The strange thing is: reading all the U.S. boards around I think teachers in The Netherlands are more professional, more educated, there is no way a teacher will call himself a 'teacher' and run a professional studio when being at 'advanced' level themselves. Advanced level is for students! I read in forums there are a lot of teachers that are in business without having a professional education. Of course we have those teachers here to, but they will operate in the background, and not having many students. And certainly not ask questions in a forum! But maybe I interpreted those posts wrong?


Just wondering does that mean that all teachers in the Netherlands get a certain certificate or credetial to be a teacher? What is a proffessional education? Here in Australia teachers in schools teaching music MUST have do in it through university studies. They MUST have a degree or some sort of approved qualification in teaching as well as music to teach in a school.
However private lessons are run differently. Often, just by the price of the teacher you can tell if they are really 'proffesional' or not. Some here in Australia teach at $11/hr piano and that is outragrously below what most (qualified) teachers charge. Even so ... different private teachers have different qualifiacations.
So what do you call a certified private teacher in the Netherlands?
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Postby Dr. John Zeigler - PEP Ed » Thu Feb 14, 2008 11:18 am

mirjam wrote:Well, I cannot speak for Europe, but it's a fact that in The Netherlands Alfred's Basic Piano and Hal Leonard piano method are mainly used. Of course, these methods talk about intervals, but intervallic reading, like found in Celebrate piano or Music Tree isn't known here (no one uses these methods). A 'modern' Dutch piano method that just came out again starts in middle c-position and step by step new notes are added. It seems to me that teachers (in general) just use the methods they know and 'since the children do like Alfred', why bother looking for other things?

The question of methods and their proper use (or lack thereof) is another matter - one which we've tried to deal with in many different places on the site, but particularly in our Teaching Studio. I suspect that use of methods and techniques that teachers already know is one thing that's pretty constant the world over.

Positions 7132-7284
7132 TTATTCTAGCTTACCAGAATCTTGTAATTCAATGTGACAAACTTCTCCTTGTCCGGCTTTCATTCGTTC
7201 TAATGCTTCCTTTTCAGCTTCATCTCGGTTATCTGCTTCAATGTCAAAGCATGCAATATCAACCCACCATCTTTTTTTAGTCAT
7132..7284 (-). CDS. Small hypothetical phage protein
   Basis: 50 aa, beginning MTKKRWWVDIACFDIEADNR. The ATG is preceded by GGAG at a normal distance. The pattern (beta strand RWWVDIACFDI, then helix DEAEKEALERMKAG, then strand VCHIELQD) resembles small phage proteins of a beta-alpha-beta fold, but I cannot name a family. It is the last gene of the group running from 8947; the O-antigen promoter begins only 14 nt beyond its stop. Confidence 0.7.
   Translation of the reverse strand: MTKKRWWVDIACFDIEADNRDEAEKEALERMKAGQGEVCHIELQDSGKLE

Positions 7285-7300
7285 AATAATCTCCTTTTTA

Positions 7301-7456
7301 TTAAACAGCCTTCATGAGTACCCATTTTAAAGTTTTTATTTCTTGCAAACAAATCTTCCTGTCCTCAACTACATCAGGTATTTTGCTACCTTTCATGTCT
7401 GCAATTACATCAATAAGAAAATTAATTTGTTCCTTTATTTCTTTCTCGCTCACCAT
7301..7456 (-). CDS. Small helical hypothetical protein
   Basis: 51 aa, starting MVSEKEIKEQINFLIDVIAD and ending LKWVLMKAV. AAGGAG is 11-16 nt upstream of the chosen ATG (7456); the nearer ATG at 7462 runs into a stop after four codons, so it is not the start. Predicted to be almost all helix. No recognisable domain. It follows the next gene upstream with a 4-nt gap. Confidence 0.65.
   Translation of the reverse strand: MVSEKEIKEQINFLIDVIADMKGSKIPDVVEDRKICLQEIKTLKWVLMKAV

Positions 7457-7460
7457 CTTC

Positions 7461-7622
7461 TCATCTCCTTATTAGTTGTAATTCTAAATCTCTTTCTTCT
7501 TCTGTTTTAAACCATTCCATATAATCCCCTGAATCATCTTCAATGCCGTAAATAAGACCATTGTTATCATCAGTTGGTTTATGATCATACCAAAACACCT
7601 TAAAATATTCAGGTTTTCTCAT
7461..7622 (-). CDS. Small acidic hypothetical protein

One can take that statement at least a couple ways, both of which are probably valid to some degree. On the one hand, use of a method or methods make life easier on the teacher; on the other, he or she may develop great teaching talent by using a method over time. That can benefit students.

Intervalic reading is one of the many reasons we like Music Tree, though we've pointed out that the method is getting pretty old and is in need of an update. Of course, other methods embody intervalic reading as well. I wonder how common it is elsewhere that intervalic reading isn't used much.
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Postby Tranquillo » Thu Feb 14, 2008 9:19 pm

Intervalic reading is one of the many reasons we like Music Tree, though we've pointed out that the method is getting pretty old and is in need of an update. Of course, other methods embody intervalic reading as well. I wonder how common it is elsewhere that intervalic reading isn't used much.

Here in Australia there is a method called "Dulcie Holland" - devised by an Australian teacher, working wtih the exam board requirements for sightreading. That book itself encourages intervallic reading.
But later on in a students learning, through the grading system here in Australia by grade 7, piano students are to know how to sight sing. Is this taught anywhere else? To sight sing ...even though one plays piano?
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Postby suisseadele » Fri Feb 22, 2008 6:39 am

Becibu wrote:
Intervalic reading is one of the many reasons we like Music Tree, though we've pointed out that the method is getting pretty old and is in need of an update. Of course, other methods embody intervalic reading as well. I wonder how common it is elsewhere that intervalic reading isn't used much.

Here in Australia there is a method called "Dulcie Holland" - devised by an Australian teacher, working wtih the exam board requirements for sightreading. That book itself encourages intervallic reading.
But later on in a students learning, through the grading system here in Australia by grade 7, piano students are to know how to sight sing. Is this taught anywhere else? To sight sing ...even though one plays piano?

But later on in a students learning, through the grading system here in Australia by grade 7, piano students are to know how to sight sing. Is this taught anywhere else? To sight sing ...even though one plays piano? [quote]